Sermons

Summary: We have peace with God, then we have the peace of God. We also look into how peace comes to us and the price of peace.

Jesus Our Prince of Peace

Down deep inside all of us long to have a great desire to be at peace, within ourselves, within our families and all those we interact with.

Humanity’s quest for peace is illustrated by the architecture constructed in symbolic fashion in many countries.

If the Statue of Liberty means anything, it means we are offering a gesture of peace to those who come to live within this country.

In Israel there is a statue called the Statue of Shalom, the Statue of Peace, which looks over out over the harbor of Haifa.

In Tokyo in front of the Tokyo station stands a robust statue with arms outstretched toward heaven. Underneath the statue in Greek and Japanese is the word agape, love, a testimony to the desire of the Japanese people for there to be peace between their country and others.

In most every part of the world there is some symbolic representation of humanity’s quest after peace.

Some countries have even gone further than statues. A man from Santo Domingo was so burdened about world peace he allowed himself to be nailed to a cross as a sacrifice for world peace. This man, Patrice Tomao, had planned to remain on the cross for 48 hours, but he had to cut it short after 20 hours because of an infection that developed in his foot. The newspaper read the next day, “Crucifixion for Peace Falls Short.”

That headline could summarize everything that has been done in our world to find peace. All of it seems to fall short. None of it ever seems to reach its desired end.

The problem is not a problem with nations. It’s a problem with human nature.

The nature of a humanity which is separated from God. As long as that nature remains untouched and unchanged, the outer trappings of peace will always mock us by their inability to accomplish the goal. Not until a person knows what it means to be at peace with himself in his own heart, in his relationship with his Creator, and then with those who are the creatures of the Creator, can a person know what it means to have peace in a true sense.

There is a peace in our culture today that is brought on by tranquilizers, liquor and other drugs. There is a kind of peace in a mental institution. There’s a kind of peace that comes from being brainwashed. Sometimes we think we are at peace when we are just controlling our panic.

True peace gives not only a calm exterior, but a very quiet inside as well.

The peace God talks about is first of all an individual, a personal peace. It has to start there. We all want to start on the outside trying to get nations or communities together. But God doesn’t start on the outside. He starts at the core, and the core of peace is the individual.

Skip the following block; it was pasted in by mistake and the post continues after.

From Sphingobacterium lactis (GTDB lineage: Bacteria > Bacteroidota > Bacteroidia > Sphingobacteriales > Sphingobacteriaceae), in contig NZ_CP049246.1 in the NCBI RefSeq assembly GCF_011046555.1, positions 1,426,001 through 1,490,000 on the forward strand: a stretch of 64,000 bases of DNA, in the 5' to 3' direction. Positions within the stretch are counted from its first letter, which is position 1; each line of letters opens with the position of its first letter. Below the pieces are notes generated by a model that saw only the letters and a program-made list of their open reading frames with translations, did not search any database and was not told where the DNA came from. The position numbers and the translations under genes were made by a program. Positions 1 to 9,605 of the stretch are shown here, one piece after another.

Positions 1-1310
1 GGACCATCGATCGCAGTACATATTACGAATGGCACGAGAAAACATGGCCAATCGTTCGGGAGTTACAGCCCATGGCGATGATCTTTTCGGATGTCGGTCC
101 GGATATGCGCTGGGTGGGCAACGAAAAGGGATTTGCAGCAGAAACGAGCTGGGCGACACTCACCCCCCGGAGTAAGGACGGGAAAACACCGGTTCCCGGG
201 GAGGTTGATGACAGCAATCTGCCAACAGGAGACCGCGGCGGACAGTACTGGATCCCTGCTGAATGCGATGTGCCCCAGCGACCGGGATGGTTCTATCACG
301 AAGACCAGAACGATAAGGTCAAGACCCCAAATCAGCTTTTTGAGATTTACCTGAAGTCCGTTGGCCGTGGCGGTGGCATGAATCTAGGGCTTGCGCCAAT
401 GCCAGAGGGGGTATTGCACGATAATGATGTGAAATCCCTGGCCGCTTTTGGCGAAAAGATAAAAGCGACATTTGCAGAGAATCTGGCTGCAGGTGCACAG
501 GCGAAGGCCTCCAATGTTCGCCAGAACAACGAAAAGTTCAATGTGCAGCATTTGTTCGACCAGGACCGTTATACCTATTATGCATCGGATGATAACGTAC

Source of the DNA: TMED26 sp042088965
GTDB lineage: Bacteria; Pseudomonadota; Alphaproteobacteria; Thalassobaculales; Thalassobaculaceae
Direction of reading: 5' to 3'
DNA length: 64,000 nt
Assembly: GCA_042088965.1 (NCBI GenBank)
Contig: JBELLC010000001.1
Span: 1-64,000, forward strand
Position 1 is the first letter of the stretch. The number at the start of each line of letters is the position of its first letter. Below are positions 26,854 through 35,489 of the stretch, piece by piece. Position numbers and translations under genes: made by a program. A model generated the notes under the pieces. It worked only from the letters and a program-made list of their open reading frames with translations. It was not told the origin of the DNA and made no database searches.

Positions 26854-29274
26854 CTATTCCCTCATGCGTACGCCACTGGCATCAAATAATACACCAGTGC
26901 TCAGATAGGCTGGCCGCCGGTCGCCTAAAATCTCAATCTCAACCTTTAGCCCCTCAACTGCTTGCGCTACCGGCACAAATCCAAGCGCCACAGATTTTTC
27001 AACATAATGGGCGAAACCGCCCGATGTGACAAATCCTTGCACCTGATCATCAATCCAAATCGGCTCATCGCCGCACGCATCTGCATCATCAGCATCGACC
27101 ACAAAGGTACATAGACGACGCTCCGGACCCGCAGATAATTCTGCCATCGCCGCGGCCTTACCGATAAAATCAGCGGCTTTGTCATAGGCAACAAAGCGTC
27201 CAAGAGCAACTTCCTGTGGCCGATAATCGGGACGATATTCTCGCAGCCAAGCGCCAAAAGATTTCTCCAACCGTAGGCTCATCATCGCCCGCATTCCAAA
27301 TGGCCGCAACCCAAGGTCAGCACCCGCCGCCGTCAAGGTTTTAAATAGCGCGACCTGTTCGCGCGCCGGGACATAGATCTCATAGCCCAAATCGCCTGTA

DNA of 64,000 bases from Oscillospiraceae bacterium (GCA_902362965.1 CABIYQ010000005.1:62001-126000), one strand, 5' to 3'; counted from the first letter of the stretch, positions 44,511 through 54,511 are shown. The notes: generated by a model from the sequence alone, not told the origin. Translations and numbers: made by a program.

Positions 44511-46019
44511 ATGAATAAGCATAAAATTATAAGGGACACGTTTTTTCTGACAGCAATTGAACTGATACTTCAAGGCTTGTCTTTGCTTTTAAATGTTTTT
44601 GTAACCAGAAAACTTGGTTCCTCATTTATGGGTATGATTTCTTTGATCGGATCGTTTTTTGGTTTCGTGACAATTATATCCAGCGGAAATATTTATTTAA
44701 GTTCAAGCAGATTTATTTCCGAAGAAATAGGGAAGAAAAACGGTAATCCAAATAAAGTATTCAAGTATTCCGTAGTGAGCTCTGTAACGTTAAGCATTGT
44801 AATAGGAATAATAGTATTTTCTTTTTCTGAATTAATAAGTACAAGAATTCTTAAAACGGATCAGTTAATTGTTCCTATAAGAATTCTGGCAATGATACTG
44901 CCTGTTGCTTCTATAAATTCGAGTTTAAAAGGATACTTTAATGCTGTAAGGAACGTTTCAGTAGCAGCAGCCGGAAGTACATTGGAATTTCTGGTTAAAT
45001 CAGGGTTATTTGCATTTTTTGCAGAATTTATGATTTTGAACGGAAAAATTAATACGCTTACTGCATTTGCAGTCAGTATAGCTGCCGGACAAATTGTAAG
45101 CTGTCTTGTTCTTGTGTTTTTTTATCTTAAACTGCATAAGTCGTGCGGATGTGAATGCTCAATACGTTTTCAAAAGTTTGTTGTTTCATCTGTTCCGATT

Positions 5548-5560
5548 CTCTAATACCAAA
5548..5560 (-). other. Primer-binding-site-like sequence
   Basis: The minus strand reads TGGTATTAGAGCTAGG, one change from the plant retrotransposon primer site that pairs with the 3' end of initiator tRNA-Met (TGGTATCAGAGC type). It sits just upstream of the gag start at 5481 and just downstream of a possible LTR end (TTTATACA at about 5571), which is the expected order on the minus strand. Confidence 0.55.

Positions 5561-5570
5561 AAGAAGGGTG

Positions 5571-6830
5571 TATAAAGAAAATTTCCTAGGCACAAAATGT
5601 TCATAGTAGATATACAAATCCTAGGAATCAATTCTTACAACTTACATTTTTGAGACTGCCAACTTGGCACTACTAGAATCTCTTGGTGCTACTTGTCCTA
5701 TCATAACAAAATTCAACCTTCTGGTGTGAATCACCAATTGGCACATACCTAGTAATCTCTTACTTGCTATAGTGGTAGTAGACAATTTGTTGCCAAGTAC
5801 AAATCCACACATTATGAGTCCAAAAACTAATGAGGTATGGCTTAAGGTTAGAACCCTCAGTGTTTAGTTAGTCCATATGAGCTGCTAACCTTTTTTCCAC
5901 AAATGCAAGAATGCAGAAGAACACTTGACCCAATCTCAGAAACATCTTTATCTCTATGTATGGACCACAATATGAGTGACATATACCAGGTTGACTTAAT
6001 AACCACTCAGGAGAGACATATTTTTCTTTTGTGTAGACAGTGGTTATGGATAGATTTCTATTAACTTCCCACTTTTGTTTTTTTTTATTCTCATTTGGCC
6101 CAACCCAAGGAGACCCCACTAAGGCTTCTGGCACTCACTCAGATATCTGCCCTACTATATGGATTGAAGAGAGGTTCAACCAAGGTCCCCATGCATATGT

The peace of Christmas guides our hearts

In more than a few past wars, the warring nations would call a cease-fire for Christmas Day. They would agree that on Christmas Day they wouldn’t shoot at each other, drop bombs on each other, or try to destroy one another. Then, of course, the day after Christmas they would start killing each other again.

“Christmas Truce,”

This story has been told in a variety of ways, but this is the researched version that appeared in newspapers nationwide on December 25, 1994 from the Associated Press, dateline London.

Eighty years ago, on the first Christmas Day of World War I, British and German troops put down their guns and celebrated peacefully together in the no-man’s land between the trenches. The war, briefly, came to a halt.

In some places, festivities began when German troops lit candles on Christmas trees on their parapets so the British sentries a few hundred yards away could see them.

Elsewhere, the British acted first, starting bonfires and letting off rockets.

Pvt. Oswald Tilley of the London Rifle Brigade wrote to his parents: “Just you think that while you were eating your turkey etc. I was out talking and shaking hands with the very men I had been trying to kill a few hours before! It was astounding.”

Both armies had received lots of comforts from home and felt generous and well-disposed toward their enemies in the first winter of the war, before the vast battles of attrition began in 1915, eventually claiming ten million lives.

All along the line that Christmas Day, soldiers found their enemies were much like them and began asking why they should be trying to kill each other.

The generals were shocked. High Command diaries and statements express anxiety that if that sort of thing spread it could sap the troops’ will to fight.

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